Squad is an interesting story about falling out of friendship that’s enjoyable, albeit a bit disjointed.
This darkly comic debut novel by an award-winning playwright is like Mean Girls meets Heathers with a splash of Bring it On.– Goodreads
Jenna Watson is a cheerleader. But it’s not some Hollywood crap. Cheerleaders are not every guy’s fantasy; they are not the “popular girls” or the “mean girls” of Marsen High School. They’re too busy for that. They’re literally just some human females trying to live their lives and do a perfect toe touch. But that all changed after Raejean stopped talking to Jenna and started hanging out with Meghan Finnegan. Jenna stopped getting invited out with the rest of the squad and she couldn’t tell if it was on purpose or if it was all in her head.
At times heartbreaking, at others hilarious, Squad follows Jenna through her attempts to get revenge on Raejean and invent a new post-cheer life for herself through LARPING (live action role-playing) and a relationship with a trans guy that feels like love—but isn’t. In the, end Jenna discovers that who she is is not defined by which squad she’s in.
At times dark and at others uplifting, Squad follows high school cheerleader Jenna in the ups and downs of cheer, friendship fallouts, romance, and self-discovery.
🏆 Portrayal of cheerleading
I’m not gonna pretend to know anything about cheerleading, (I’ve never even gone to a school that had cheerleaders.) but it seemed like the author had some sort of cheer experience, and I found it really interesting to see this portrayal of the sport that deviates from the stereotypical view of cheerleaders. The kids in this book are serious athletes, and they’re human beings just like everyone else.
🏆 Relatable depiction of universal teenage struggles
The author did a pretty good job of showing the ups and downs that come with adolescence. The book talks about loneliness, uncomfortable and complicated social situations, and shifting friendships, which brings me to the next point…
🏆 Exploration of friendships (and friendship break-ups)
This is a book about, among other things, a falling out between inseparable friends. This is a super interesting topic, and I loved seeing Jenna branch out and make new friends, and I also liked how Jenna and Raejean’s (Jenna’s ex-best friend) thread wrapped up at the end.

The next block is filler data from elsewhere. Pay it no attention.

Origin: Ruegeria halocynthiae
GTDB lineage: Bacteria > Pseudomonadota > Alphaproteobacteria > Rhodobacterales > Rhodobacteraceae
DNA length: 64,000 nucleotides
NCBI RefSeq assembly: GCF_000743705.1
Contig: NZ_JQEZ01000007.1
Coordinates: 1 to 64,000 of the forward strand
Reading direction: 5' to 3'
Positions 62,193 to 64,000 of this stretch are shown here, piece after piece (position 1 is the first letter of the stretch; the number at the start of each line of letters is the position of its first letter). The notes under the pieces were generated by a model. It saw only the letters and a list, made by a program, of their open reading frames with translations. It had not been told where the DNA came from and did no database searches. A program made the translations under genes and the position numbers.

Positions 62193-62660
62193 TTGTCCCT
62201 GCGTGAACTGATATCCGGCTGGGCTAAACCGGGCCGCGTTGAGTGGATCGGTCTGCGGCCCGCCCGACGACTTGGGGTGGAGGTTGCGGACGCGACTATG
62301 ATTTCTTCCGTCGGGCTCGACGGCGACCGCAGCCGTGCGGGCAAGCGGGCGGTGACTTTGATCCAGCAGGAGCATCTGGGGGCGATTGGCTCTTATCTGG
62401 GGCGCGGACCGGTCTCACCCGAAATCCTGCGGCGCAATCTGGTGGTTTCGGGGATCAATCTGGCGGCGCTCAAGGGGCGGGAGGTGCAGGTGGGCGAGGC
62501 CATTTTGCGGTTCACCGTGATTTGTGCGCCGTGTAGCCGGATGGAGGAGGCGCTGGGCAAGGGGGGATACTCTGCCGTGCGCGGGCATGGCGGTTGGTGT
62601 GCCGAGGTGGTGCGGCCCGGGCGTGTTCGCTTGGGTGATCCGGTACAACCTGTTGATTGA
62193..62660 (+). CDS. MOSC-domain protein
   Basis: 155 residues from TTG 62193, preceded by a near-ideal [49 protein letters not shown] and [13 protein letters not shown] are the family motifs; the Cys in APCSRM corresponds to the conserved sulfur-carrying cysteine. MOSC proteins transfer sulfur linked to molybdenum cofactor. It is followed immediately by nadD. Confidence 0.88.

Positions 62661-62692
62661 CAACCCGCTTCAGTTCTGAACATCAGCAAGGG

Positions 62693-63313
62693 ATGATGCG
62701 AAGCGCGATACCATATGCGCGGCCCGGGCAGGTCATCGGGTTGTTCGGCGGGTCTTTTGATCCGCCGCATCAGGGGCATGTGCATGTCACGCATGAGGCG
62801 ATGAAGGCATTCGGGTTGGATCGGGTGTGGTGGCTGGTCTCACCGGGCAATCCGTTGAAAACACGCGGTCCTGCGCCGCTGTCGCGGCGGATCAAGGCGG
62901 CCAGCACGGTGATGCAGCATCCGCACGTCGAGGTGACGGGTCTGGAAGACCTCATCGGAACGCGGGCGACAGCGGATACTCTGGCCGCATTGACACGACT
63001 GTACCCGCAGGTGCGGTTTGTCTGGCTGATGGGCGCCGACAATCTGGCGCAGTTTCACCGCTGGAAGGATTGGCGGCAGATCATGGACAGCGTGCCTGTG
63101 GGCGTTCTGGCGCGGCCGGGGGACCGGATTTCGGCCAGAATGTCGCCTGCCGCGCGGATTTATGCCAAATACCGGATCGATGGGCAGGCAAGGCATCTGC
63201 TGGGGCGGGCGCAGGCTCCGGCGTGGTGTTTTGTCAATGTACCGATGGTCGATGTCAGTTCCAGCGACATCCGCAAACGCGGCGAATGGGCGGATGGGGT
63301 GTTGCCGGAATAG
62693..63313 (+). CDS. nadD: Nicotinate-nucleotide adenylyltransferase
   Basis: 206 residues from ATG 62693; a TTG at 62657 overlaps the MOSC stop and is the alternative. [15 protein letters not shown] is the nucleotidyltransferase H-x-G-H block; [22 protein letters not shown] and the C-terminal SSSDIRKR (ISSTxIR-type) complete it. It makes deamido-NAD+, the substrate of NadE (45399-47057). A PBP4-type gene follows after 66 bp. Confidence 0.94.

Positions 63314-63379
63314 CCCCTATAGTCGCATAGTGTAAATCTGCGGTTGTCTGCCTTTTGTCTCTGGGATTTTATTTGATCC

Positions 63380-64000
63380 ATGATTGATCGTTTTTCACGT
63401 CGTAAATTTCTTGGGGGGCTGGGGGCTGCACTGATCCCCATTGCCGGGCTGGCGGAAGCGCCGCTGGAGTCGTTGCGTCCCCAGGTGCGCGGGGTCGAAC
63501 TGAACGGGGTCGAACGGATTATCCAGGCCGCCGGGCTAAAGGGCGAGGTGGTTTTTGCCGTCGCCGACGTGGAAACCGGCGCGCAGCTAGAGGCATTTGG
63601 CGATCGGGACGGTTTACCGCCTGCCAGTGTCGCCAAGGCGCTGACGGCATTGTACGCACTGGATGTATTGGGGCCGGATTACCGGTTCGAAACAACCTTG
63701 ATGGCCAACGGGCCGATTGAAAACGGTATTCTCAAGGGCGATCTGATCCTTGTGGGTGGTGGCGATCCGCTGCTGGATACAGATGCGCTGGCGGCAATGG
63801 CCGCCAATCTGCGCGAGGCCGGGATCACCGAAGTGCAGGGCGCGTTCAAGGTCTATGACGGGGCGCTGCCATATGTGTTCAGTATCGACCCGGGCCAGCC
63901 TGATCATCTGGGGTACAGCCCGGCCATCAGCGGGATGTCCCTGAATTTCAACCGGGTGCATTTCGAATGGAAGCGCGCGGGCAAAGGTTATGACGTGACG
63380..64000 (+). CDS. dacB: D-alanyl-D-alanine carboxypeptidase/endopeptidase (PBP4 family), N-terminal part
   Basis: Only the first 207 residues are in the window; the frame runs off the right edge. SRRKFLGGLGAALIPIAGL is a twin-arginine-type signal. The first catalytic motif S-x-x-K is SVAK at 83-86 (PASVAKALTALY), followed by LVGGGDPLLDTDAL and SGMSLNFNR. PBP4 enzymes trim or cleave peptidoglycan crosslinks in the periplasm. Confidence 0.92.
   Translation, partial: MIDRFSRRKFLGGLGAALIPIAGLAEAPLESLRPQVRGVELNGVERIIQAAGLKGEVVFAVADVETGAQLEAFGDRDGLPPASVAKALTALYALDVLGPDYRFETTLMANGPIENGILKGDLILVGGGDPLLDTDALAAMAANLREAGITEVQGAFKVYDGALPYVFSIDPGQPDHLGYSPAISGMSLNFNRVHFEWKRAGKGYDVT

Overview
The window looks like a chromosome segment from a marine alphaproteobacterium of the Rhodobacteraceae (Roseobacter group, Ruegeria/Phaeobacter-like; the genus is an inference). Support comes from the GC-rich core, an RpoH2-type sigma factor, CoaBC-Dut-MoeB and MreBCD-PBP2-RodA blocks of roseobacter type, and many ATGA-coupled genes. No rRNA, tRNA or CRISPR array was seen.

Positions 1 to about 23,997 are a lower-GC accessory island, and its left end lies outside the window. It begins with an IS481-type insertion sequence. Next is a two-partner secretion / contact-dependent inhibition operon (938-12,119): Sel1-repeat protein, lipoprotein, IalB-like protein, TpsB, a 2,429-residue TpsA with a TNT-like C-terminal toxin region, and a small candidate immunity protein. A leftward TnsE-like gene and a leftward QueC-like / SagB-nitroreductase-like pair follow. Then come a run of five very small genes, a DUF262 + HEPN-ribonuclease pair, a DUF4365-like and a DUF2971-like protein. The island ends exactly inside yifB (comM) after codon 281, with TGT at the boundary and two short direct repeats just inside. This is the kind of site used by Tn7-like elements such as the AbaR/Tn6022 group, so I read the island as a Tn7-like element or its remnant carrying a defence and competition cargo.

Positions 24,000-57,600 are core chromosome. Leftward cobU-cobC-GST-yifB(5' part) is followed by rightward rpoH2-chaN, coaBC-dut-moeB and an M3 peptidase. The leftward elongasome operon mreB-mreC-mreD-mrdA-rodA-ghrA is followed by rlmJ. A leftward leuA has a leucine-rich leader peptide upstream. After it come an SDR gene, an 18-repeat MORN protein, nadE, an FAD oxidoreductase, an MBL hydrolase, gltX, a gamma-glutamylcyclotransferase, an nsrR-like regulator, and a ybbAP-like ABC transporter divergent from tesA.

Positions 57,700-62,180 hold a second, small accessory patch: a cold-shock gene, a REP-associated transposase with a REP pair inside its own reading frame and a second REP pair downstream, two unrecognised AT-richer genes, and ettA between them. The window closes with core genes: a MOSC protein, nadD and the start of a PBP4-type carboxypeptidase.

🏆 Sibling relationship
I felt like Jenna’s relationship with her brother could’ve been developed a bit more, but I did like the connection between these siblings and how they gradually became closer over the course of the book.
After Jenna quits cheer, she starts doing LARP with her brother and his friends—it’s short for Live Action Role-Playing, and it’s basically like a choose your own adventure board game thing except instead of a board game it’s real life. (Idk if I explained this well? But I’m sure Google has plenty of information.) Anyway, I’d never even heard of this before, and I found this aspect of the book to be kind of interesting and unusual.
🏆 Some aspects of the romance
I didn’t have any problems with the romance itself, per se, but it was only present for such a short period that it felt disjointed with the rest of the book—I was surprised at how short it was? Which I guess could be realistic for a relationship, especially a high school one, but its placement felt a bit odd and disconnected in relation to the rest of the story.
🏆 Drugs and alcohol
I know that plenty of high schoolers engage with drugs and alcohol, but there was just kind of a lot of it and it seemed excessive. And, as another reviewer pointed out, it felt odd that such serious athletes were able to use such harmful substances and not really suffer any consequences.
This wasn’t my most favorite book ever, but I found many its facets to be compelling, and I think a lot of readers with enjoy this authentic portrayal of the struggles of high school friendships.
Diversity Rep: main character who questions her sexuality; some POC minor characters; trans (female to male) major character (Note: the main character is a bit clueless and unintentionally disrespectful about trans experiences at the start of the book, but fortunately she does change by the end.)
Warnings: drug and alcohol use by teenagers; mental health struggles (including suicidal ideation); sexual content
Are you planning on reading Squad when it comes out next month? Have you read any other books about cheerleaders that you would recommend?
Thank you to the publisher for providing me with a copy of this book in exchange for an honest review!